Re: languages of pre-I.E. Europe and onwards
|From:||Roger Mills <romiltz@...>|
|Date:||Wednesday, January 28, 2009, 19:17|
Jörg Rhiemeier wrote:
> Sure. I do remember that Tsimshian-IE proposal; I
> wasn't convinced.
> Yet, such hypotheses cannot be ruled out merely because the
> two units
> are too far away from each other.
>At one of the meetings of the Chicago Ling. Circle, back in the 70s, someone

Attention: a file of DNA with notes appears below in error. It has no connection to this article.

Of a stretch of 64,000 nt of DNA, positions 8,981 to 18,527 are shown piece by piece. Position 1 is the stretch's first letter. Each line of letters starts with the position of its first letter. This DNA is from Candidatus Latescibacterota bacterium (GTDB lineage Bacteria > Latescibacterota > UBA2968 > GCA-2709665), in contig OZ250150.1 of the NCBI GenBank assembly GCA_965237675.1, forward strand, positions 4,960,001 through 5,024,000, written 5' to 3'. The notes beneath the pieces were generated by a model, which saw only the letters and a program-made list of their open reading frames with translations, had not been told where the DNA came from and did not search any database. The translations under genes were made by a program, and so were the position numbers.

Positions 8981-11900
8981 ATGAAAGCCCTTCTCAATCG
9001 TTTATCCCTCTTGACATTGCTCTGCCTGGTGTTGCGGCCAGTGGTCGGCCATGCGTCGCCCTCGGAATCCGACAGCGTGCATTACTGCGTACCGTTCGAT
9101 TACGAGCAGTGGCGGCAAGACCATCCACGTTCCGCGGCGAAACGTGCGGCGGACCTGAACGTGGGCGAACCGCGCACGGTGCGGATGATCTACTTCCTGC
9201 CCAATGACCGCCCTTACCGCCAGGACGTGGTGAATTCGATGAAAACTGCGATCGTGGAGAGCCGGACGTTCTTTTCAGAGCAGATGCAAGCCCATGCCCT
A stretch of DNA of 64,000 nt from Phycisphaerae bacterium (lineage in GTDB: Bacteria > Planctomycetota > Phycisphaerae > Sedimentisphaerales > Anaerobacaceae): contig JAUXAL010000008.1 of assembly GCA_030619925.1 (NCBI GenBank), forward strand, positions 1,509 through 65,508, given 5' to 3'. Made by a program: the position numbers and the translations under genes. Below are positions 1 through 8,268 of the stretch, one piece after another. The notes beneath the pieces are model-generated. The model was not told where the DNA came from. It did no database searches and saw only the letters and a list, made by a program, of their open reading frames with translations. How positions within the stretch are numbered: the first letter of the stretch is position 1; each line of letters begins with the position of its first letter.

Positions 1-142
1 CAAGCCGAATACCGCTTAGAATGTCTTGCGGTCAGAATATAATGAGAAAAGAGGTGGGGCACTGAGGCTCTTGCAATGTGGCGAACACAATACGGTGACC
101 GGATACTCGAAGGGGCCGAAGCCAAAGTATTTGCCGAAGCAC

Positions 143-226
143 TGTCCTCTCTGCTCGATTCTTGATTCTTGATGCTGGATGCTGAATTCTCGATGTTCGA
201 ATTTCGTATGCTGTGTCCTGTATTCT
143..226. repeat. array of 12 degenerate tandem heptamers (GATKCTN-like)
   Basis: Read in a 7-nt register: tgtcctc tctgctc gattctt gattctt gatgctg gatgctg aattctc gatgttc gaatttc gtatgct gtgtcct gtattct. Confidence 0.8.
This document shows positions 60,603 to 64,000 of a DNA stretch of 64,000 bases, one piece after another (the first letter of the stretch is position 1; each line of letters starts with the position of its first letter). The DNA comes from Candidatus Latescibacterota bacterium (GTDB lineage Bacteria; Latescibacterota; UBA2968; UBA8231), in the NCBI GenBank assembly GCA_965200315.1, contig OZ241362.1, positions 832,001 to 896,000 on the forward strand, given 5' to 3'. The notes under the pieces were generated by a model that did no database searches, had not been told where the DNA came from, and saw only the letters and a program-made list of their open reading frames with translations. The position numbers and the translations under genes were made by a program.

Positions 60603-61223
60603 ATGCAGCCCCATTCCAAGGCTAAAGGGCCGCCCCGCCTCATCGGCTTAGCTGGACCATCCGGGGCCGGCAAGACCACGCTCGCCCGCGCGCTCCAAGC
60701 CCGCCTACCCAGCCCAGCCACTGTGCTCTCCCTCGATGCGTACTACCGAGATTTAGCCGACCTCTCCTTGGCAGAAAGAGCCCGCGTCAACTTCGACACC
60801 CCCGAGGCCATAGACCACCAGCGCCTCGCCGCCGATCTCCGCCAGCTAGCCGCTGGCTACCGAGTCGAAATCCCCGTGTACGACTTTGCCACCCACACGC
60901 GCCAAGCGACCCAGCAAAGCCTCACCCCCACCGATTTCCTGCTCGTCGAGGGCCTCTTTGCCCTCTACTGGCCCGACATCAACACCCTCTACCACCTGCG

presented a paper asserting a relationship between Mayan and Uru, spoken by a
relic group who live IIRC on reed islands in Lake Titicaca, Bolivia. Quite a
few convincing correspondences and cognates!
Someone else proposed a relationship between Mayan and one of the languages of Chile
(Tehuelche IIRC, but that may not be the modern name).
Both those languages are polysyllabic and non-tonal; Mayan of course is tonal and
(I think) monosyllabic.
It would suggest an interesting pattern of migrations and wider distribution,
with gaps caused by extinction/occupation by others in much of the intervening
areas. With the Mayans as laggards who stayed behind and underwent distinct